Bay Area quake: A ticking time bomb

The Loma Prieta quake of 1989 was 6.9, but the one in China on Monday was 7.9.

A USGS Google Map shows where the massive 7.9 quake hit in China. What it doesn't show is the thousands feared dead and injured.

Tom Brocher is a seismologist with the USGS and notes, those who felt the Loma Prieta quake, may find it hard to believe the power in Monday's quake.

"So, even though it was a big earthquake and did a lot of damage in the Bay Area, it was 30 times smaller than the earthquake we had today in China," says Brocher.

An earthquake the size of China's would decimate the Bay Area's infrastructure, according to San Jose's Emergency Services director Kimberly Shunk.

"Roads, bridges, tunnels and overpasses may be damaged or collapsed. We may be without gas, electricity or water for a very long period of time," says Shunk.

The 1989 Loma Prieta temblor strained Bay Area resources 20 years ago. Shunk says, with a 7.9 quake, our medical and emergency services first responders would be overwhelmed.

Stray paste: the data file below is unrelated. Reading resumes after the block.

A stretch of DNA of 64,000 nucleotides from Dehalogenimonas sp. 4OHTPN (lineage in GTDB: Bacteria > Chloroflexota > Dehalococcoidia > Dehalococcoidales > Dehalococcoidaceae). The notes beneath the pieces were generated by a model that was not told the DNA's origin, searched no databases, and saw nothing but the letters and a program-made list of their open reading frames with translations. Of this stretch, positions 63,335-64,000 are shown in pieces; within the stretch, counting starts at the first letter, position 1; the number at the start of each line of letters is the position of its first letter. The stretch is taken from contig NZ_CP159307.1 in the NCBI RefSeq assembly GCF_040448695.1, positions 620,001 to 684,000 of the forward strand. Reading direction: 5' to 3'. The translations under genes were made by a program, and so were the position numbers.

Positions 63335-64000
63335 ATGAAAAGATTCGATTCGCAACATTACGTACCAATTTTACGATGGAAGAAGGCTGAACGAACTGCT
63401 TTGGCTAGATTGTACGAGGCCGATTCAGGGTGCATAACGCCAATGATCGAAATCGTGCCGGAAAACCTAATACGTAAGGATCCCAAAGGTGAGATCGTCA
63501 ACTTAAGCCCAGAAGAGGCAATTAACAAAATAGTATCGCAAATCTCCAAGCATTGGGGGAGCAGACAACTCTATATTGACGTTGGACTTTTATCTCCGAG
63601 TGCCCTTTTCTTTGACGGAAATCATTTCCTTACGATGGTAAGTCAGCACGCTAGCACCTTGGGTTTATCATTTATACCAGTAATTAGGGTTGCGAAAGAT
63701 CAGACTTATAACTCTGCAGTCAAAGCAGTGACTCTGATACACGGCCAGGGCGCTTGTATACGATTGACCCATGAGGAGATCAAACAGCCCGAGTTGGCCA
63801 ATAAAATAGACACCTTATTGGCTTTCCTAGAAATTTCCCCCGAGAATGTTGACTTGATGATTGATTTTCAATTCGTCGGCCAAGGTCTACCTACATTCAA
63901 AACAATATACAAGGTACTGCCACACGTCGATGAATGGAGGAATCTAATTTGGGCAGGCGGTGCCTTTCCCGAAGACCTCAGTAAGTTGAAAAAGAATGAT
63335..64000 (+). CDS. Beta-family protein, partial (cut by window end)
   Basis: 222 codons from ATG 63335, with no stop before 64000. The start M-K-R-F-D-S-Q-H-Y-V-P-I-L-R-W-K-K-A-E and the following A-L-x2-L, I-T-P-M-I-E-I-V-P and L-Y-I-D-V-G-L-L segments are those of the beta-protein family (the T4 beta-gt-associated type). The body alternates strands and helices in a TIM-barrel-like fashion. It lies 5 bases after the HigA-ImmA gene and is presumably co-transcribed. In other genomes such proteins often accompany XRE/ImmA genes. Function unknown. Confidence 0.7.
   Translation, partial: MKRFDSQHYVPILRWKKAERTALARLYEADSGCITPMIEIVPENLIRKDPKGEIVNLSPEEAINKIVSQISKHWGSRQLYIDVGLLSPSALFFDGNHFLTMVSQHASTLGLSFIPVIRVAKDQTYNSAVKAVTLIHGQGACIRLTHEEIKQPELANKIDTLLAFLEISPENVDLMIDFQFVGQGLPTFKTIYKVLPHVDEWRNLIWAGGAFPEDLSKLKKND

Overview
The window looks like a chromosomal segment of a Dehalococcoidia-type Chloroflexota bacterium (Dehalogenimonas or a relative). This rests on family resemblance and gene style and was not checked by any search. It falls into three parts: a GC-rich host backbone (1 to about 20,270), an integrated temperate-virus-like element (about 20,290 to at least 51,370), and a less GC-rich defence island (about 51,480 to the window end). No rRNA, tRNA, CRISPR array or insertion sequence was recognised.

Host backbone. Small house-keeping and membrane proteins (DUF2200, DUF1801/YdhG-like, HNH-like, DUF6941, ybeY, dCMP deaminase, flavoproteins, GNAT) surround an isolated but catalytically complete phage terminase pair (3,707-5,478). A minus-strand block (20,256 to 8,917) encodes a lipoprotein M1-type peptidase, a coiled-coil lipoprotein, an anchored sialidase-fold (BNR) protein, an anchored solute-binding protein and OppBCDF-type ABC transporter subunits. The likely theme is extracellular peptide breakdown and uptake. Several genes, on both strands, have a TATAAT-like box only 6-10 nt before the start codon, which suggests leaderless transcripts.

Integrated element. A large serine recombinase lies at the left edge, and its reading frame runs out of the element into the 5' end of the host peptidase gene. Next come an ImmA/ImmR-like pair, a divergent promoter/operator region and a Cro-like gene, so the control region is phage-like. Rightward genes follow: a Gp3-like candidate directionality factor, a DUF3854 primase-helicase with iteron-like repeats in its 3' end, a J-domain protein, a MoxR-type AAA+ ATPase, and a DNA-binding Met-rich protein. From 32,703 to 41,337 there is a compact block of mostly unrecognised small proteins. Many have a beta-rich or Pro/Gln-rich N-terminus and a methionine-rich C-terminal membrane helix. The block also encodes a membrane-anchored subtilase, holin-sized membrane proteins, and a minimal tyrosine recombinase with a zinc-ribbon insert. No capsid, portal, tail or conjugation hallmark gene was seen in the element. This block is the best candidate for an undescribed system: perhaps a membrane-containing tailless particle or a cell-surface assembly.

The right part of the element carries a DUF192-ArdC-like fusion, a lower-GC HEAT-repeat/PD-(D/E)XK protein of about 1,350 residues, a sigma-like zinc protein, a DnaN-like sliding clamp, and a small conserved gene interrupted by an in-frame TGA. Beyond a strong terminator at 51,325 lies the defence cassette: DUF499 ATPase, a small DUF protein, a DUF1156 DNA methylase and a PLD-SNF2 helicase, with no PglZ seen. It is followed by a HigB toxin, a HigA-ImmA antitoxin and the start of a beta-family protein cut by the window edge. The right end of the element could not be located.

"Even if all ten Bay Area counties were working together, we would still need help from the outside," says Shunk.

According to the Office of Emergency Services in the San Jose, in the event of a major earthquake in the Bay Area, you should be prepared to be your own first responder.

You should have water food and other emergency supplies to last you at least 72 hours while waiting for help.

The destruction in China should get the attention of everyone in the Bay Area, according Tom Brocher.

"In the Bay Area, we need to get ready for a repeat of the 1868 Hayward quake."

Brocher says, if history is any judge, our next quake is coming very soon here along the 37 mile long Hayward fault.

"Our information is telling us that on average, the past five earthquakes on the Hayward Fault have been 140 years apart."

The last major quake on the Hayward Fault was 140 years ago this October.

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